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St. Paul musician brings awareness to mental health through music

On Jan. 30, Shane Larmand held a keynote concert in St. Paul, where he aimed to create awareness around men’s mental health, and mental health in general, by sharing his story.
Shane Larmand shared his story through music during his keynote concert at Portage College on Jan. 30, aiming to raise awareness on mental health.

ST. PAUL – Beneath a subtle, soft light, Shane Larmand stood on the stage, his guitar strapped over his shoulder. With each strum, Larmand sang, his voice drawing the audience in. 

The original music spoke about his life’s journey, including his struggles with mental health. Larmand is a husband, a father, and a teacher. He has been employed with St. Paul Education for 15 years, currently teaching at F.G. Miller in Elk Point. 

But he is also a musician. On Jan. 30, he held a keynote concert, where he aimed to create awareness around men’s mental health, and mental health in general, by sharing his story. The keynote concert combines speaking about a certain topic with music. 

Larmand, talking to the crowd of about 30 people, said he experienced his first panic attack at the end of his high school years. “I don’t know if anybody here has had one of those... but just imagine basically your entire life’s rug gets pulled out from under you,” he described.  

At the time, he didn’t know it was obsessive-compulsive disorder (OCD). It wasn't until the age of 38 that Larmand was diagnosed with OCD. Now 48, Larmand has found the proper supports and resources to manage his mental health.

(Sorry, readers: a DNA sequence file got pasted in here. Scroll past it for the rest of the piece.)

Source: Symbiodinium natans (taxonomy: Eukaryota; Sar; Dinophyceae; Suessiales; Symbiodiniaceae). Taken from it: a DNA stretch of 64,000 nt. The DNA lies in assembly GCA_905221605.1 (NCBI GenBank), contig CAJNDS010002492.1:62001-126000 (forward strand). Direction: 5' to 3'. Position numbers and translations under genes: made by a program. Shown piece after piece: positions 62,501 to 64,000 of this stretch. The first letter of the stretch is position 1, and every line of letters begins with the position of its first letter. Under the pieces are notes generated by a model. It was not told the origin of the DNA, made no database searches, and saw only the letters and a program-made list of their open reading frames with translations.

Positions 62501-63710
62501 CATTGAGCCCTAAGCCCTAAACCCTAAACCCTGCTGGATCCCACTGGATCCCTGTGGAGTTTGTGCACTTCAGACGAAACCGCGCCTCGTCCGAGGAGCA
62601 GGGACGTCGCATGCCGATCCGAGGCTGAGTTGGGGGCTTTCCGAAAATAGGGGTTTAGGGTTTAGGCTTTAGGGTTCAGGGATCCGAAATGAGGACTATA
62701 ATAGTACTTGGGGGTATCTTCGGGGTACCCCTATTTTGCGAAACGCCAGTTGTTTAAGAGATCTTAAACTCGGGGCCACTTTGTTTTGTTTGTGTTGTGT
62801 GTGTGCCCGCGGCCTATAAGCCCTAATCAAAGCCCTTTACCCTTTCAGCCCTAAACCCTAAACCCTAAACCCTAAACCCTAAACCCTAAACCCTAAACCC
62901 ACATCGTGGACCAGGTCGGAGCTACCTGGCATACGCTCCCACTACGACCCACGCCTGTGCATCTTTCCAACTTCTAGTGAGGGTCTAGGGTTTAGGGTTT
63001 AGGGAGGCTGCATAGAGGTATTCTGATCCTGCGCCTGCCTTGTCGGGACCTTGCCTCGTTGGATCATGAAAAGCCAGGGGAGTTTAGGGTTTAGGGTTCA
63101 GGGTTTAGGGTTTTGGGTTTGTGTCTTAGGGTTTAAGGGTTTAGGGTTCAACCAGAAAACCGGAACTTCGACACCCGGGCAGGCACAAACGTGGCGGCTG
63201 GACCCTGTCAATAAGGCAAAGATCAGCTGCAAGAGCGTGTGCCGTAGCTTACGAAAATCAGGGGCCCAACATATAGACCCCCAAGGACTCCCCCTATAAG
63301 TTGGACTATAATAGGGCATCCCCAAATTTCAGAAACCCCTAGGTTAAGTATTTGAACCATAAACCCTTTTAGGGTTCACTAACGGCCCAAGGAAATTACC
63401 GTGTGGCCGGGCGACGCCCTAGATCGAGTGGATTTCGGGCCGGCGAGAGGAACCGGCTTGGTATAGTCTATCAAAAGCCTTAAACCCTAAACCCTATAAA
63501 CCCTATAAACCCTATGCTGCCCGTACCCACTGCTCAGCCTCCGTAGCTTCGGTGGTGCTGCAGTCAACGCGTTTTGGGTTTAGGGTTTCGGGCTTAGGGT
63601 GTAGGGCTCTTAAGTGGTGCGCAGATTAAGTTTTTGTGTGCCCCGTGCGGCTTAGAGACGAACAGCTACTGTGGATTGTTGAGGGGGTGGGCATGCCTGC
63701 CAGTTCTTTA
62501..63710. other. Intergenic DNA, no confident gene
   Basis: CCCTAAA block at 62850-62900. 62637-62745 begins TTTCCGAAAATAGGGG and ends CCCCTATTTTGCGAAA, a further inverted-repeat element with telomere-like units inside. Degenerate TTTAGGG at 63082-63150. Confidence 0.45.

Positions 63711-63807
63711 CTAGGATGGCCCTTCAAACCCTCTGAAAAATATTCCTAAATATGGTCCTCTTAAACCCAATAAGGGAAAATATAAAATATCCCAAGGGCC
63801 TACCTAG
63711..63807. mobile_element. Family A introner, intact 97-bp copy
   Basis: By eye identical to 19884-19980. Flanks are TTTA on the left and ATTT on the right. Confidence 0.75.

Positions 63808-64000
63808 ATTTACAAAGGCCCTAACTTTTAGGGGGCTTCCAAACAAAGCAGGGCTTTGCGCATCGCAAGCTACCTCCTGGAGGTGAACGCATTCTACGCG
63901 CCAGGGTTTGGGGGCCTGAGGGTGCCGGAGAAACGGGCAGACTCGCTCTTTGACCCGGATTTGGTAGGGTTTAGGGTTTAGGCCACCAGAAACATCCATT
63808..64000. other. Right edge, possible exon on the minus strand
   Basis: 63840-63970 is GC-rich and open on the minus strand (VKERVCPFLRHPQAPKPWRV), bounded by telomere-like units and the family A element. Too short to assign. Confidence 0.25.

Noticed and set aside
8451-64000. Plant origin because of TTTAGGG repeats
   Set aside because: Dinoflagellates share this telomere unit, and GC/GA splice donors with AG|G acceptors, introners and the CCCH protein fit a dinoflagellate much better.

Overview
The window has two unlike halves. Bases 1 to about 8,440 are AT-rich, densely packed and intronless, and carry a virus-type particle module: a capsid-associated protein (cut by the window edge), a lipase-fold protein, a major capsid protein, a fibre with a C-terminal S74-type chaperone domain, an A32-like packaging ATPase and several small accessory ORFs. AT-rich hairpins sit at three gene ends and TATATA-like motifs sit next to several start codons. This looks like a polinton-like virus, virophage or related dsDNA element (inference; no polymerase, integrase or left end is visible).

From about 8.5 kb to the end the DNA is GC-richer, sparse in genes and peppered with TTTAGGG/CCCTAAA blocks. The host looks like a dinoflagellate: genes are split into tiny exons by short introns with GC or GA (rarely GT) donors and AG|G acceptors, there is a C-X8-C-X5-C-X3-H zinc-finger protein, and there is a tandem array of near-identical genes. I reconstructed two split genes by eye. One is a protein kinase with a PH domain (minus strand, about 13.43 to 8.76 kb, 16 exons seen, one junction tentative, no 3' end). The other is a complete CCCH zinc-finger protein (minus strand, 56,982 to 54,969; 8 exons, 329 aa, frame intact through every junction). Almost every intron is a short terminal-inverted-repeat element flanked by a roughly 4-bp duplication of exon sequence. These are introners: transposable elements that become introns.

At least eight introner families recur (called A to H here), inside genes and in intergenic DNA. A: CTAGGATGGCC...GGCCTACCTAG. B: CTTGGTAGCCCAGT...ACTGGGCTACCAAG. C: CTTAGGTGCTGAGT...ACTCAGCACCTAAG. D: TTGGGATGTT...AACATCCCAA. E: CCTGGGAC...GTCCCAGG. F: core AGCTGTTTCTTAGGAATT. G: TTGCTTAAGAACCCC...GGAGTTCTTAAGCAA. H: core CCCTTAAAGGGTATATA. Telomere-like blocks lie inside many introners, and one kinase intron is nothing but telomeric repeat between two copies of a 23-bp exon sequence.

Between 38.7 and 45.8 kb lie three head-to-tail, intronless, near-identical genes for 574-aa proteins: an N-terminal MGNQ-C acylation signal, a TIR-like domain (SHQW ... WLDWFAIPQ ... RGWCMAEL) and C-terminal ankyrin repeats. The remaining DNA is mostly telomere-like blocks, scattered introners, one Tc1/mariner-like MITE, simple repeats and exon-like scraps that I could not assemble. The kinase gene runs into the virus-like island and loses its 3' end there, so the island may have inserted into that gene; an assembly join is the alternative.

Larmand thanked St. Paul Regional FCSS and Portage College for giving him the opportunity to hold the keynote concert, along with other supporters. He also thanked all the organizations and programs that came out to share their resources. 

When it comes to talking about mental health, “the language needs to change in order for people to be able to open up a little more.” Talking about mental health “doesn’t make you some pariah of society or anything," says Larmand.

Larmand believes that it’s just as important to deal with mental health as it is physical health. Also, he reminds people that dealing with mental health does not make a person weak, “In fact, you’re stronger for doing it... you’re not running away from it.”

He hopes to do more keynote concerts in the future and is open to organizations who would be interested in working with him.

Mario Cabradilla

About the Author: Mario Cabradilla

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